Current activities

Nisenholtz is currently an adjunct associate professor at Columbia University School of Journalism, and a consultant to media businesses. He is a member of the board of directors of Yellow Media, Inc., a Canadian company.[14] He also serves on the board of eXelate, a data and analytics company in New York,[15] and on the board of Sulia, a privately held social media company.[16]

Contributions to digital media and marketing

Other noteworthy contributions that Nisenholtz has made to digital media and marketing include:

In 2001, he founded the Online Publishers Association (OPA), a leading trade association. He served as chairman through 2003 and as a member of its executive committee through 2011.[17]

Nisenholtz is credited by Dave Winer with contributing to the widespread adoption of RSS as a web standard through his decision to license the flow of New York Times stories to Userland software in 2002, thus.[18]

His 2003 keynote speech at the Software and Information Industry Association (SIIA) provided the inspiration for Robin Sloan and Matt Thomson to create their visionary short film EPIC 2014.

Nisehnoltz co-authored the book How to Advertise with Kenneth Roman and Jane Maas.[19]


  1. ^ “Tomorrow Never Knows: Interview with Martin Nisenholtz” ‘’Reveries Magazine’’ October, 1996
  2. ^ [1] ‘’ITPedia’’, collaborative Wiki on the history of the Interactive Telecommunications Program at Tisch School of the Arts, maintained by New York University
  3. ^ Op.cit.
  4. ^ Gary Levin, “Plugging Into Interactive Early On Ogilvy & Mather Martin Nisenholtz”, ‘’Advertising Age”, September 12, 1994
  5. ^ “Nisenholtz Joins Ameritech” ‘’Broadcasting & Cable’’, August 8, 1994
  6. ^ “The Times Appoints a President for New Digital Ventures” Article in ‘’The New York Times’’.
  7. ^ Peter Lewis, “The New York Times Introduces a Website” Article in ‘’The New York Times’’ January 22, 1996
  8. ^ Martin Nisenholtz, “How to Market on the ‘Net Simple Rules of the Road Will Help Advertisers Think Before They Leap’, ‘’Advertising Age’’ July 11, 1994
  9. ^ Lawrence M. Fisher, “The Media Business: From an Executive at Ogilvy & Mather Some Guidelines for Tasteful Advertising on the Internet”, ‘’The New York Times’’ August 3, 1994
  10. ^ Scott Kirsner, “All the News that’s Fit to Pixel” ‘’Wired Magazine’’ August 2, 1999
  11. ^ Katharine Q. Seeley, “Times Company Acquires for $410 Million” ‘’The New York Times’’, February 18, 2005
  12. ^ “Times Digital Pioneer to Retire” ‘’The New York Times’’, November 7, 2011
  13. ^ Stacie D. Kramer “NYT Digital Head Martin Nisenholtz Retiring, Won’t be Replaced” ‘’PaidContent’’, November 7, 2011
  14. ^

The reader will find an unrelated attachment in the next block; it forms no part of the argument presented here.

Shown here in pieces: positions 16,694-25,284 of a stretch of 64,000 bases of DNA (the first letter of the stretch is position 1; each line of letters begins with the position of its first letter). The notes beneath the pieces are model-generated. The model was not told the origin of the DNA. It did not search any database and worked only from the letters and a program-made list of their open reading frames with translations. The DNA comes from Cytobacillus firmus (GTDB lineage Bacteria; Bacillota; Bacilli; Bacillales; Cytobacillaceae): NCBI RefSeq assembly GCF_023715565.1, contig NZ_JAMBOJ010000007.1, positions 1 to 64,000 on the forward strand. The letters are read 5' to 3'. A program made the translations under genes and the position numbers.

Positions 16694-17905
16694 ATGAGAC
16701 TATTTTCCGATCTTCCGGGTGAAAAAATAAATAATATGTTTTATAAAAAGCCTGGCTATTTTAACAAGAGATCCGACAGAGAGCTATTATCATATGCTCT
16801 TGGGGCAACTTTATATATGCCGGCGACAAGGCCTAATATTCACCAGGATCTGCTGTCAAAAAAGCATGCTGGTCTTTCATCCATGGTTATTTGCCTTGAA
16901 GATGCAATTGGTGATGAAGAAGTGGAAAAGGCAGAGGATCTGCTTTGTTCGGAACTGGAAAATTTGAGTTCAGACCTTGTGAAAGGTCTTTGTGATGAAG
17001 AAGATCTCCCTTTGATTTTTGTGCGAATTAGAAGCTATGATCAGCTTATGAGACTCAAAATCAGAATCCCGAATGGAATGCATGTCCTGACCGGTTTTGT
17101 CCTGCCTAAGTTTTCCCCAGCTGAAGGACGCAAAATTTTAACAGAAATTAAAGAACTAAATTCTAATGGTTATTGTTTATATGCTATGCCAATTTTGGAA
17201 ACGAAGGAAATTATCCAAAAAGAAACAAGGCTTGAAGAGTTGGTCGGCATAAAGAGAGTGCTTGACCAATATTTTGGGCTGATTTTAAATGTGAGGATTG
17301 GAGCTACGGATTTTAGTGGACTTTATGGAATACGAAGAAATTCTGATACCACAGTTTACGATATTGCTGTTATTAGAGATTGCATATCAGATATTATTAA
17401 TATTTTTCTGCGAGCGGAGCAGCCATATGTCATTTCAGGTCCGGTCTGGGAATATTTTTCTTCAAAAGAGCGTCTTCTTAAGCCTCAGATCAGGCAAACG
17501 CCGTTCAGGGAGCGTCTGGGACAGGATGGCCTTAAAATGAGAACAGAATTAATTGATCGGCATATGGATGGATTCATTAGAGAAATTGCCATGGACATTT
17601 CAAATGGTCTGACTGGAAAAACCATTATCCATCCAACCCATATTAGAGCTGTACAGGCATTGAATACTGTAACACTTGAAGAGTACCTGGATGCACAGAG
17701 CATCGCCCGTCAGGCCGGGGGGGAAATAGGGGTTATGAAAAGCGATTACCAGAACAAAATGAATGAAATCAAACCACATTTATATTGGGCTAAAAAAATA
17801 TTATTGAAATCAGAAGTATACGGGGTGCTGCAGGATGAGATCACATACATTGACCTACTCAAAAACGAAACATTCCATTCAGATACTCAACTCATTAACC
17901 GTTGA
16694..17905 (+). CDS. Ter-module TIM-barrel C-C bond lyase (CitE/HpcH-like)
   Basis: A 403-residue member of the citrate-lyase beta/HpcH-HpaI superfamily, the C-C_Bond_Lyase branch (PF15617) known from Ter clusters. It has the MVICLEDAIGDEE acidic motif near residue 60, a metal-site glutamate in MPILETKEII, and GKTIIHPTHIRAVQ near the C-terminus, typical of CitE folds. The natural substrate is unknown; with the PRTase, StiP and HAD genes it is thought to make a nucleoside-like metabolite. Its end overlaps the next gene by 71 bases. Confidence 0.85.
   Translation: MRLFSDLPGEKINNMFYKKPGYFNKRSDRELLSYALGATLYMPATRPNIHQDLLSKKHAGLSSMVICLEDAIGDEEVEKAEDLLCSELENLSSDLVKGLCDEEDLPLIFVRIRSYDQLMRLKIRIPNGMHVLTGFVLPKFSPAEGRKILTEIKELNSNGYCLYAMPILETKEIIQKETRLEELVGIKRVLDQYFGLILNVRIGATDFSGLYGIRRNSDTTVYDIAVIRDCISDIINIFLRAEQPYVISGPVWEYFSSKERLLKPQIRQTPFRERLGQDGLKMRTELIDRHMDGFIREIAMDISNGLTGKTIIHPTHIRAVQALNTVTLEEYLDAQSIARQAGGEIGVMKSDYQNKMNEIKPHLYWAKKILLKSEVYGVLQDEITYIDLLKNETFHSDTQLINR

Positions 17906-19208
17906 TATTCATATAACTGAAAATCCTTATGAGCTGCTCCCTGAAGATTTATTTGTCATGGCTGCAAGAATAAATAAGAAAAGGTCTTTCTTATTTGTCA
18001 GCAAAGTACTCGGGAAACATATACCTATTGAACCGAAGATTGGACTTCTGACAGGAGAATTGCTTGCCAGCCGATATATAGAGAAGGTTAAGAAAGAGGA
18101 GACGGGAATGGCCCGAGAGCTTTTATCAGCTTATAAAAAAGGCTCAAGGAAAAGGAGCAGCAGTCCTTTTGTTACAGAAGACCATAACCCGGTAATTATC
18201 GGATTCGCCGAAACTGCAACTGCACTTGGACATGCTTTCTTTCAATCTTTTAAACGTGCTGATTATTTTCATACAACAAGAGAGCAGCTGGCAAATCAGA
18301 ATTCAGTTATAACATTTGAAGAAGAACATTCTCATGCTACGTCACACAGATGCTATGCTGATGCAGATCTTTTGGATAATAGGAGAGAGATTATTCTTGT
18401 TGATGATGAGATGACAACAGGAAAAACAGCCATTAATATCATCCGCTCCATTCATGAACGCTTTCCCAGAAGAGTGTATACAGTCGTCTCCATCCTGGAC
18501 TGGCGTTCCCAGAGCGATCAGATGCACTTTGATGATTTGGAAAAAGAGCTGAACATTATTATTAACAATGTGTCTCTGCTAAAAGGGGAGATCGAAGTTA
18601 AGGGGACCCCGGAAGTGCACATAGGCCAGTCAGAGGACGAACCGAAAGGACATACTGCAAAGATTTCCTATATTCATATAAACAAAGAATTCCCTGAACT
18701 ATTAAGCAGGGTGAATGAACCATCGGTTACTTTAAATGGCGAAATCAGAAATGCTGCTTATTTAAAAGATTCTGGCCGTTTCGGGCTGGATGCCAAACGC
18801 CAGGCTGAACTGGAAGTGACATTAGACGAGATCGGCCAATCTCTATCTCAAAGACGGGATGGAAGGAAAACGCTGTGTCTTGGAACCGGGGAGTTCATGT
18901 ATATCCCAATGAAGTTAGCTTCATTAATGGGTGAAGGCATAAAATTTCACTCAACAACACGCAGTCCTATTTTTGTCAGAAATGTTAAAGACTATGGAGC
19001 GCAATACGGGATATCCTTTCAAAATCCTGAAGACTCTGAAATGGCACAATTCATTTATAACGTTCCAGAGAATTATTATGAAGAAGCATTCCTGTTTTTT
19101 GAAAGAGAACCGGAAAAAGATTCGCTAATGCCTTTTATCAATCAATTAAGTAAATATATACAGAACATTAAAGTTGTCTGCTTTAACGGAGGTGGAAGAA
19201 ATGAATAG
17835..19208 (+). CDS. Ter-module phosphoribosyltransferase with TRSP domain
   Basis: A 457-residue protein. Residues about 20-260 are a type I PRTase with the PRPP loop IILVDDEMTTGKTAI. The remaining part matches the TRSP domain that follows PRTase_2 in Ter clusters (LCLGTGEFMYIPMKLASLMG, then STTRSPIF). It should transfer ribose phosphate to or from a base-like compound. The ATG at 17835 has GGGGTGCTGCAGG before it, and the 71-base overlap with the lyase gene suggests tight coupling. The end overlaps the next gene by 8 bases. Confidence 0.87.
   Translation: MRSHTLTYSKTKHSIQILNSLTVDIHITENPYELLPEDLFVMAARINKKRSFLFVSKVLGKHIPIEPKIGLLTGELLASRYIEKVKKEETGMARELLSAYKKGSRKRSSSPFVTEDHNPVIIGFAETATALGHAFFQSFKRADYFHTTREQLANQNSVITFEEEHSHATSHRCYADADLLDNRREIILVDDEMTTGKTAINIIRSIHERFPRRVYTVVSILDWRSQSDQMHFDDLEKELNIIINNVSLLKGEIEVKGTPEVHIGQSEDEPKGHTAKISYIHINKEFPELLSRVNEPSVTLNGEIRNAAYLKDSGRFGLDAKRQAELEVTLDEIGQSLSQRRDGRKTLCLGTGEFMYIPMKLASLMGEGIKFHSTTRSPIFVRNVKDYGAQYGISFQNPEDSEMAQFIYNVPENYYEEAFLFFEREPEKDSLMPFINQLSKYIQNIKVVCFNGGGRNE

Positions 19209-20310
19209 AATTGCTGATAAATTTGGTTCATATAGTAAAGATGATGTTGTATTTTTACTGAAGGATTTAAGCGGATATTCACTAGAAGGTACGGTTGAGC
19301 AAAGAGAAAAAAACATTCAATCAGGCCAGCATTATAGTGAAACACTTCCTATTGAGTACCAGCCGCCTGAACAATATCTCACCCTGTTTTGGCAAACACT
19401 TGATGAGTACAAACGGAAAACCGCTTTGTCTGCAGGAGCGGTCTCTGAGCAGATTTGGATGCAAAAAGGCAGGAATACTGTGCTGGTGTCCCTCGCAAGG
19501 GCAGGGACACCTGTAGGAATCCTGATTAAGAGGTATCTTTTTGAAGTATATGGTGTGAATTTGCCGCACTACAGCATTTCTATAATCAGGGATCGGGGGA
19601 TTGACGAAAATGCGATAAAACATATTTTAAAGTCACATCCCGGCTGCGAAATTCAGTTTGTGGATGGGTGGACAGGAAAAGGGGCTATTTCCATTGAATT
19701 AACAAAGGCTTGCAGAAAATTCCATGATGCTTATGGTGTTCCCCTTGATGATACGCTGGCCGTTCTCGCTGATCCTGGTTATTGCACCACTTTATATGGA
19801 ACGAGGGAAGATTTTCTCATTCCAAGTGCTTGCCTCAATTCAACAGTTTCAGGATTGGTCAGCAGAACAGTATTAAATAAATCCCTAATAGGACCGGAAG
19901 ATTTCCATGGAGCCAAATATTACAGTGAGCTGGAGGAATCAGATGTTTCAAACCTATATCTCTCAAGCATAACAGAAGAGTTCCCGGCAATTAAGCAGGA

15. ^
  16. ^ Jeff Bercovici "NY Times Digital Chief Martin Nisenholtz Resurfaces With Sulia", September 27, 2012
  17. ^ “Online Publishers Association Announces Membership Criteria Elects Executive Officers”
  18. ^ Joshua Benton, “Martin Nisenholtz, RSS and the power of Standards” ‘’Neiman Journalism Lab’’ November 7, 2011
  19. ^ 'How to Advertise page on
This article was sourced from Creative Commons Attribution-ShareAlike License; additional terms may apply. World Heritage Encyclopedia content is assembled from numerous content providers, Open Access Publishing, and in compliance with The Fair Access to Science and Technology Research Act (FASTR), Wikimedia Foundation, Inc., Public Library of Science, The Encyclopedia of Life, Open Book Publishers (OBP), PubMed, U.S. National Library of Medicine, National Center for Biotechnology Information, U.S. National Library of Medicine, National Institutes of Health (NIH), U.S. Department of Health & Human Services, and, which sources content from all federal, state, local, tribal, and territorial government publication portals (.gov, .mil, .edu). Funding for and content contributors is made possible from the U.S. Congress, E-Government Act of 2002.
Crowd sourced content that is contributed to World Heritage Encyclopedia is peer reviewed and edited by our editorial staff to ensure quality scholarly research articles.
By using this site, you agree to the Terms of Use and Privacy Policy. World Heritage Encyclopedia™ is a registered trademark of the World Public Library Association, a non-profit organization.

Copyright © World Library Foundation. All rights reserved. eBooks from Project Gutenberg are sponsored by the World Library Foundation,
a 501c(4) Member's Support Non-Profit Organization, and is NOT affiliated with any governmental agency or department.